Joan Osborne expresses ‘Love and Hate’ in new songs

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First Posted: 4/7/2014

Although she hit the Top 40 only once in more than two decades of recording, don’t call Joan Osborne a “one-hit wonder.”

Since “Relish,” her major label debut from 1995, which contained her No. 4 smash “One of Us,” Osborne has released six more studio albums, two live discs, and a holiday collection. She collaborated with the legendary Funk Brothers for the 2002 documentary “Standing in the Shadows of Motown,” spent time on tour with the surviving members of the Grateful Dead (when they regrouped in 2003 as The Dead), and has shared stages with the likes of Bob Dylan, Stevie Wonder, Emmylou Harris, Luciano Pavarotti, and the Chieftains. For the past few years, she has toured and recorded with Trigger Hippy, which also includes rising Americana star Jackie Greene and Black Crowes drummer Steve Gorman, and has been nominated for seven Grammy awards.

Osborne’s latest album, “Love and Hate,” hit stores yesterday, just before she visits the F.M. Kirby Center tonight as part of the “Live from the Chandelier Lobby” series with her trio.

“I have been doing duo and trio shows a lot over the last handful of years,” Osborne said. “They keep us on our toes as musicians; there’s nowhere to hide when it’s just you and one or two others.

“We have been getting very positive feedback (from these shows),” she continued. “We breathe new life into the old songs, and the audience gets to reconnect with them in an intimate way.”

Osborne said her new album has been in the works for seven years (she released two others and toured behind them since this one was started), and it didn’t really turn out the way she and co-producer/guitarist Jack Petruzzelli first envisioned it.

“We started out with an idea of something pastoral and lush like Van Morrison’s ‘Astral Weeks’ or Nick Drake’s ‘Pink Moon,’ but as we kept working on it, lyrically I found this concept of what I wanted it to be about and not just what it sounds like. Instead of trying to write lyrics to match that sound, we found sounds that would match the lyrics.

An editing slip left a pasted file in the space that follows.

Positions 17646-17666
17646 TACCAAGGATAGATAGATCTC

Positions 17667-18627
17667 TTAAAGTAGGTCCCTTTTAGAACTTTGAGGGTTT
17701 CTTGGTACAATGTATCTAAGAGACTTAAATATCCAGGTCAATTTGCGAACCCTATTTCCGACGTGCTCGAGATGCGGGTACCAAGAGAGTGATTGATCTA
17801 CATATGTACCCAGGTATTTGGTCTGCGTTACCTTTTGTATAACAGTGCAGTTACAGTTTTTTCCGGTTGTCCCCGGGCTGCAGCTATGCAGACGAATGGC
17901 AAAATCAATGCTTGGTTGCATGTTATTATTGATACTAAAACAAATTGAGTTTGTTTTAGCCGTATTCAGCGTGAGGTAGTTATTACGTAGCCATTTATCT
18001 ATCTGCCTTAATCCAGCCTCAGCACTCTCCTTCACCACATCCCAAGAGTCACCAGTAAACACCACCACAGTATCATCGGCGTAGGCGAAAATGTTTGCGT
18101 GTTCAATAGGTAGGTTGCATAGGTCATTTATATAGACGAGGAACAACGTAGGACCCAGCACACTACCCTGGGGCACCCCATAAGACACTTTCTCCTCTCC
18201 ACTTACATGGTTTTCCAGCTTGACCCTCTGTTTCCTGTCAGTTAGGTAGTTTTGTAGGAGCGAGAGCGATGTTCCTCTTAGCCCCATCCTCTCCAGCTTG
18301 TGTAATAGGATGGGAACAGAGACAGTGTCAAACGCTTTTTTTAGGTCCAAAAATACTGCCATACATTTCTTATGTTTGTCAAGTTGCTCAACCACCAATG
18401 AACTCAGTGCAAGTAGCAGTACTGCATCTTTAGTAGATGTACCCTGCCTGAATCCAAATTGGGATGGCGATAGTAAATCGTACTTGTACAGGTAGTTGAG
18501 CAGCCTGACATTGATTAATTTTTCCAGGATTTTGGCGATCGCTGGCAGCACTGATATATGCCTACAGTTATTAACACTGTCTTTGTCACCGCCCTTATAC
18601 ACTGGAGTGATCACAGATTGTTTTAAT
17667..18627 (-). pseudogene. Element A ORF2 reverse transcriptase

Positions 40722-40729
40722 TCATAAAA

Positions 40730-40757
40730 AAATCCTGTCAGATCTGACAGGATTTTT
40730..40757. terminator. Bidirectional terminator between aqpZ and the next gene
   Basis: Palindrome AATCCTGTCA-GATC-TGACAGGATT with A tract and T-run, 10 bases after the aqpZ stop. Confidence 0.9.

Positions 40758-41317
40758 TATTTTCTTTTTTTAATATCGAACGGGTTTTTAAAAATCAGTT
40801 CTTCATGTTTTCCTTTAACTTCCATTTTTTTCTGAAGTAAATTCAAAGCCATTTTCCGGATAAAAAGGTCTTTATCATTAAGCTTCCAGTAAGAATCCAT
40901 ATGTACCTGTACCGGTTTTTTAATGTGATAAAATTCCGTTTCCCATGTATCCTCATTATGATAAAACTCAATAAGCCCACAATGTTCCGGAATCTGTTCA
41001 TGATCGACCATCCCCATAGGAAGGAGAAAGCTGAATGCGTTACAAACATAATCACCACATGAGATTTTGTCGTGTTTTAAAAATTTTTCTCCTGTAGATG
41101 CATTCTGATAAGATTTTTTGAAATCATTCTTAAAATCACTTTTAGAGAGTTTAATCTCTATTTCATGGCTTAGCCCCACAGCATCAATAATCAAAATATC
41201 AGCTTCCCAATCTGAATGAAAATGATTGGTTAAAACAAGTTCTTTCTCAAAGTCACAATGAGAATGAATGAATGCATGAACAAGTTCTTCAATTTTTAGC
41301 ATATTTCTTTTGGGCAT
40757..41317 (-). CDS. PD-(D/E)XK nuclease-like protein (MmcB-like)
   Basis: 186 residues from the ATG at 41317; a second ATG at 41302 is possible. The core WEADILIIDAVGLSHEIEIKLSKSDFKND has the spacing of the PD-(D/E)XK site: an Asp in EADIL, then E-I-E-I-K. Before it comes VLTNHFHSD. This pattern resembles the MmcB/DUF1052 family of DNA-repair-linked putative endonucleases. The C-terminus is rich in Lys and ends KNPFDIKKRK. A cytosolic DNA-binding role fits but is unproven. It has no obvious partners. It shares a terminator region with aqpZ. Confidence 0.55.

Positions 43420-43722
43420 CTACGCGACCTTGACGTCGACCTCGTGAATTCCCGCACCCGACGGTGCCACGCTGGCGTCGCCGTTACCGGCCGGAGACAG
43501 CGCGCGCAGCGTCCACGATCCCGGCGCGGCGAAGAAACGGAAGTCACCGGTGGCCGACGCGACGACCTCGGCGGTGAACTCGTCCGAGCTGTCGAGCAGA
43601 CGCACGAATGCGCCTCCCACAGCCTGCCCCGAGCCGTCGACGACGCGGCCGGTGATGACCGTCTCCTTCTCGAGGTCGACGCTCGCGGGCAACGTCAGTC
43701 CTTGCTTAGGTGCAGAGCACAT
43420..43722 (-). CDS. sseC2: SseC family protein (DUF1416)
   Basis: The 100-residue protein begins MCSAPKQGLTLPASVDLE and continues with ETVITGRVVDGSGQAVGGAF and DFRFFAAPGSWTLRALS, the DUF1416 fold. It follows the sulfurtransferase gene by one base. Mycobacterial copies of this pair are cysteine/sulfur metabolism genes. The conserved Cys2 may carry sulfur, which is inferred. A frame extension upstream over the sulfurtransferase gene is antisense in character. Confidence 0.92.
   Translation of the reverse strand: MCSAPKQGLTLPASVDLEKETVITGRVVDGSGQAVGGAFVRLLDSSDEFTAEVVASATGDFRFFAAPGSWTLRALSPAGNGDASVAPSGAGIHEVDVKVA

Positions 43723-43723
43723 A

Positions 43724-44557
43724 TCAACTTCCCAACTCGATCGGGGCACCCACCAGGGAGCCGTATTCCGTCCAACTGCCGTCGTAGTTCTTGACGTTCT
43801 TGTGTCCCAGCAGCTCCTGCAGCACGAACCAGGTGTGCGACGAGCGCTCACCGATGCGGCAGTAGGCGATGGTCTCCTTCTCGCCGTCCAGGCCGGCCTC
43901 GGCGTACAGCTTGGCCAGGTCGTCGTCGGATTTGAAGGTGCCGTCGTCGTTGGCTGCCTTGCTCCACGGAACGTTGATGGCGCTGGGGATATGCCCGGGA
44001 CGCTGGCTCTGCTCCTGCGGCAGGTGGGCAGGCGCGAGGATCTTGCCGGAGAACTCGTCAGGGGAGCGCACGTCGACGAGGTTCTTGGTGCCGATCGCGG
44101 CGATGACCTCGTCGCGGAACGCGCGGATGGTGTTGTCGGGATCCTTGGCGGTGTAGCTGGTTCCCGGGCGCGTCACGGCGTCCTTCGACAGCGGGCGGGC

“Because both myself and Jack had a lot of other things going on, it took a while. As frustrating as it was, I feel this record may have needed the time to gestate. It needed to take time.”

Osborne said the standout tracks for her include the album’s opening track, “Where We Stand,” which she said was finished early and was used as a benchmark for the rest of the record. She also mentioned the central image of “Mongrels,” a song about two dogs fighting under the table for scraps and not realizing there’s so much more they could have had on top of the table, which she thinks is a good metaphor for a lot of relationships, and “Kitten’s Got Claws,” which is about a very dark moment in a relationship.

“But there are other songs about the lighter, more positive side of love,” she said. “Like ‘Work On Me’ – it’s like a Fred Astaire song about the tiny moments when you really feel the love,” adding that it was inspired by George Gershwin’s “They Can’t Take That Away from Me.”

Osborne said her Kirby Center show will include a lot of the new songs plus a few from her Grammy-nominated blues album “Bring It On Home” (2012) and songs from throughout her career, including the hit that might be considered her signature song.

“If there’s one signature song that needs to be chosen, (‘One of Us’) would be a good one. I still get letters from people about what that song has meant to them, and I am very proud that it has a lot more to it than a typical, disposable pop song.

“It has a lot going for it, and I am very grateful to be associated with it.”